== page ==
- Endocrine system – one of the most essential systems of the body as it controls the homeostasis, growth, and metabolism functions of the body through communicating with different parts of the body via the action of different hormones, such as thyroxin, corticoids, sex hormones, and other hormones secreted from endocrine glands including the adrenal gland, thyroid gland, and parathyroid glands.
- Lymphatic system – responsible for transferring lymph between the blood and tissues. It includes the vessels, tonsils, thymus, spleen, lymph nodes, and lymph. The lymphatic system has an immune function so it protects the body against invading pathogens and foreign bodies.
- Nervous system – sends signals through nerves to all body cells and collects information from peripheral nerves when they are exposed to different stimuli to be processed in the brain. It is composed of the brain, spinal cord, and peripheral nerves.
- Reproductive system – responsible for gamete formation and reproduction. It includes the sex organs of males and females.
In a general sense, a system pertains to a group of related or interdependent unified components of a whole. Another biologically relevant concept is the classification system. A classification system is a system for classifying organisms. It is a collection of procedures, characteristics, and definitions used to classify and/or identify, living things. As proposed by Carl Woese, living things are classified into three major domains: the Archaea, the Eubacteria (true bacteria), and the Eucarya (Eukarya). Below the domain are other major taxonomic ranks. These taxonomic ranks are kingdom, phyla, class, order, family, genus, and species. The branch of biology that studies the naming, arranging, classifying, and describing of organisms into groups and levels is taxonomy.
Both Domains Archaea and Eubacteria include prokaryotic organisms. They differ, however, in their genes and certain metabolic pathways. In essence, archaea although similarly prokaryotic as the bacteria possess genes that indicate that they are more closely related to eukaryotes than bacteria.
Eukaryotes are organisms that belong to the Domain Eucarya. Unlike prokaryotes, eukaryotes have a nucleus and other organelles, such as mitochondria, Gogi apparatus, and endoplasmic reticulum, inside the cell. Within Domain Eucarya, the organisms are further classified into these groups: protists, fungi, plants, and animals.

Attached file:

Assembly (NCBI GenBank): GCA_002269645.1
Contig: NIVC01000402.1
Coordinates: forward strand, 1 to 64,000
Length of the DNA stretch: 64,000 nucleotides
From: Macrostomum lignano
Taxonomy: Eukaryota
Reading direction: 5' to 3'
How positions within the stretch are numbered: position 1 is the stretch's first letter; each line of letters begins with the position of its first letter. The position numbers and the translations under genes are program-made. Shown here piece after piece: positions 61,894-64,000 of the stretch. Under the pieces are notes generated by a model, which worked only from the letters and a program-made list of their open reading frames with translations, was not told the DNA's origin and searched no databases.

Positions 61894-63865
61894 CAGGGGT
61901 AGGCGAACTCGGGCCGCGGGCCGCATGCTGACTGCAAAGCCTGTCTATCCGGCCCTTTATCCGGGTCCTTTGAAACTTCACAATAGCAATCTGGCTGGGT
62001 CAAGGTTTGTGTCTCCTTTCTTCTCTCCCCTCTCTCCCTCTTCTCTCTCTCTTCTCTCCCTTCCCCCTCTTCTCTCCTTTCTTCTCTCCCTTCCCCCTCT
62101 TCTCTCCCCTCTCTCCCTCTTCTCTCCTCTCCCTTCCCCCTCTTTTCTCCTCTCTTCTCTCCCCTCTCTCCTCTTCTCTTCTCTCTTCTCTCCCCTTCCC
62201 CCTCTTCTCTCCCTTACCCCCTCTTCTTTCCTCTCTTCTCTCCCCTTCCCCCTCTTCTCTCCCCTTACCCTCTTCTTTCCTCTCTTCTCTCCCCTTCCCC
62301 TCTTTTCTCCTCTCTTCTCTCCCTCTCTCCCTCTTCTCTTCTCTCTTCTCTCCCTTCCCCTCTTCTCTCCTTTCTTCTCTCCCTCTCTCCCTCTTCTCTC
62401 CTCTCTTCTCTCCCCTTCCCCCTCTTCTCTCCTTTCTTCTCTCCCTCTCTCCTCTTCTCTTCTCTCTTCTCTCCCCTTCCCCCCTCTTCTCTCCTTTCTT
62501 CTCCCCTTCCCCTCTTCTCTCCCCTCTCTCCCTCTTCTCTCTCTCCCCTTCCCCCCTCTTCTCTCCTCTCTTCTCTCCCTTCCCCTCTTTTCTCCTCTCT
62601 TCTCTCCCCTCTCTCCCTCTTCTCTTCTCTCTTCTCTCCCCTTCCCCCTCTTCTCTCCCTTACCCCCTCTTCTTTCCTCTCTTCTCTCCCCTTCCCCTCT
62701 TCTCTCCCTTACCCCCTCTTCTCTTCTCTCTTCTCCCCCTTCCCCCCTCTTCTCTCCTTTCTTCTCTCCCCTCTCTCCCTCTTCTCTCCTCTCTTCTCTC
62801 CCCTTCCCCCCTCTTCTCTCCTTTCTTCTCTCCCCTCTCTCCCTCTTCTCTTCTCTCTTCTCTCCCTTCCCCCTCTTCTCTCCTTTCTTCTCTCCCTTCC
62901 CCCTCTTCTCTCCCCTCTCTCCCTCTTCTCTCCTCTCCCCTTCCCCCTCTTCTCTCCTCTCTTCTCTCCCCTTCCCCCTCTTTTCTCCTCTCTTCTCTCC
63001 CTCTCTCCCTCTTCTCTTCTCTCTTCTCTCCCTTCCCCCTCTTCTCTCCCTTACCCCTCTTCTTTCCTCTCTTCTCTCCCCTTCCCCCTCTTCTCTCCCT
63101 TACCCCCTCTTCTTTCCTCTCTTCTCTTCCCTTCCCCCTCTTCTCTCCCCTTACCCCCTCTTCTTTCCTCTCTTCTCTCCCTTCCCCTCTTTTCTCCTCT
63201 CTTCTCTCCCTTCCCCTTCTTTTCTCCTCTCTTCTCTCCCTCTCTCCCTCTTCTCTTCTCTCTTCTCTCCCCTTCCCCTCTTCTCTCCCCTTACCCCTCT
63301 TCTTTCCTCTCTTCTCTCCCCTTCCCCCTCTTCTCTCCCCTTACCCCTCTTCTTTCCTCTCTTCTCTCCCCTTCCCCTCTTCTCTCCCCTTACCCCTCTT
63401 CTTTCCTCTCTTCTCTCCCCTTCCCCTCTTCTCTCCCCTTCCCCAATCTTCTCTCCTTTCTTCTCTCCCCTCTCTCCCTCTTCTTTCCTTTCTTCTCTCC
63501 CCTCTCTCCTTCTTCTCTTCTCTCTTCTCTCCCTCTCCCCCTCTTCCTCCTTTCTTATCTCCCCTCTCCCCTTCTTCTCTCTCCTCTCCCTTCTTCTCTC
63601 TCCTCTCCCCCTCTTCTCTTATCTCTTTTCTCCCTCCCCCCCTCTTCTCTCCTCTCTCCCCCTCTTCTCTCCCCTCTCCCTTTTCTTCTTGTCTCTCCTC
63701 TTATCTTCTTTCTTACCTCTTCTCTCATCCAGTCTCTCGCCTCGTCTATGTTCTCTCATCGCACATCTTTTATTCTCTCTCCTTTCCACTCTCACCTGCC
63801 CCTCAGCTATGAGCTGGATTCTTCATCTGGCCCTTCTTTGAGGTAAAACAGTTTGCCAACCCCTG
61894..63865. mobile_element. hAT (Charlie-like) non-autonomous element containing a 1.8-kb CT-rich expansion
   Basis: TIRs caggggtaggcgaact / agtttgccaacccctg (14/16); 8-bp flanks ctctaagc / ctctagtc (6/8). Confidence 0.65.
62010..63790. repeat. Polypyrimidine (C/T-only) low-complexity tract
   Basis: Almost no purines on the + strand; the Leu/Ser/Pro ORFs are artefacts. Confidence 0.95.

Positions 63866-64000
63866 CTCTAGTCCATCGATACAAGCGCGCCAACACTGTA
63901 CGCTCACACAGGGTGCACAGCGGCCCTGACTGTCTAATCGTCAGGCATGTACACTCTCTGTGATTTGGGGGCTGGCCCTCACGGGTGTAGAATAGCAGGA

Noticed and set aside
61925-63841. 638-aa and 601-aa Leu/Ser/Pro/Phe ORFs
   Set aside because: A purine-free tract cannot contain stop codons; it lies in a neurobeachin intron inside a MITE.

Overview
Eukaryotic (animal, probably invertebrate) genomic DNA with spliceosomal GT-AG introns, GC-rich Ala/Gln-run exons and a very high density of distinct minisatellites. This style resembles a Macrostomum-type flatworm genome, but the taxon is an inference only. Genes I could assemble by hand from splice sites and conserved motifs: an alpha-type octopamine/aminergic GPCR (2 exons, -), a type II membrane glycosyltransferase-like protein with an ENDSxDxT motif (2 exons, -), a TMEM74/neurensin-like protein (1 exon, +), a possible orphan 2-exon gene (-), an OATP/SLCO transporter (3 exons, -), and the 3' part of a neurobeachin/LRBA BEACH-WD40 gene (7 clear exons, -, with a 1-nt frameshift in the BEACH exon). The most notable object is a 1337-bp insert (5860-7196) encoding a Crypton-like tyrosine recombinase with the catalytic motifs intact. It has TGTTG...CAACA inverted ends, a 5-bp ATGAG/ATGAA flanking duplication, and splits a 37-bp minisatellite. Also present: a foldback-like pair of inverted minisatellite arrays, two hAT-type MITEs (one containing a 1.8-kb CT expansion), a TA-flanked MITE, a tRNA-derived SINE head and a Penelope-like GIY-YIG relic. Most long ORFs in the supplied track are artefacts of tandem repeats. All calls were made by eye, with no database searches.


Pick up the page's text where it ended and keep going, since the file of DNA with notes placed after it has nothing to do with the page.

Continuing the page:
Protists are unicellular organisms although some of them may appear multicellular because they form colonies. Protozoans, algae, slime molds, and water molds belong to this group. Fungi are mostly multicellular organisms. They occur as filaments (hyphae) that form structures called mycelium. They are saprophytic and nonphotosynthetic. Mushrooms, mildews, and puffballs are examples of fungi. Yeasts are also fungi but they are single-celled organisms. Plants are autotrophic eukaryotes. They possess chlorophyll (green pigment) that enables them to capture and use light energy for food production (photosynthesis). Animals are heterotrophic eukaryotes. They are multicellular organisms that rely on other organisms for nutrients as they do not have the ability to produce their own food as plants do. Humans belong to the animal group. Below is an example of human taxonomy.
Try to answer the quiz below to check what you have learned so far about systems.
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- Dickinson, G., & Murphy, K. (2007). Ecosystems. Routledge.
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- National Geographic Society. (2012, October 09). Ecosystem. Retrieved February 09, 2021, from https://www.nationalgeographic.org/encyclopedia/ecosystem.
- National Geographic Society. (2019, September 11). Earth’s systems. Retrieved February 09, 2021, from https://www.nationalgeographic.org/article/earths-systems/
- Pimm, S. L. (1984). The complexity and stability of ecosystems. Nature, 307(5949), 321-326.
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- The laws of thermodynamics (article). (n.d.). Retrieved February 09, 2021, from https://www.khanacademy.org/science/ap-biology/cellular-energetics/cellular-energy/a/the-laws-of-thermodynamics
- Types of systems. (n.d.). Retrieved February 09, 2021, from https://www.sebokwiki.org/wiki/Types_of_Systems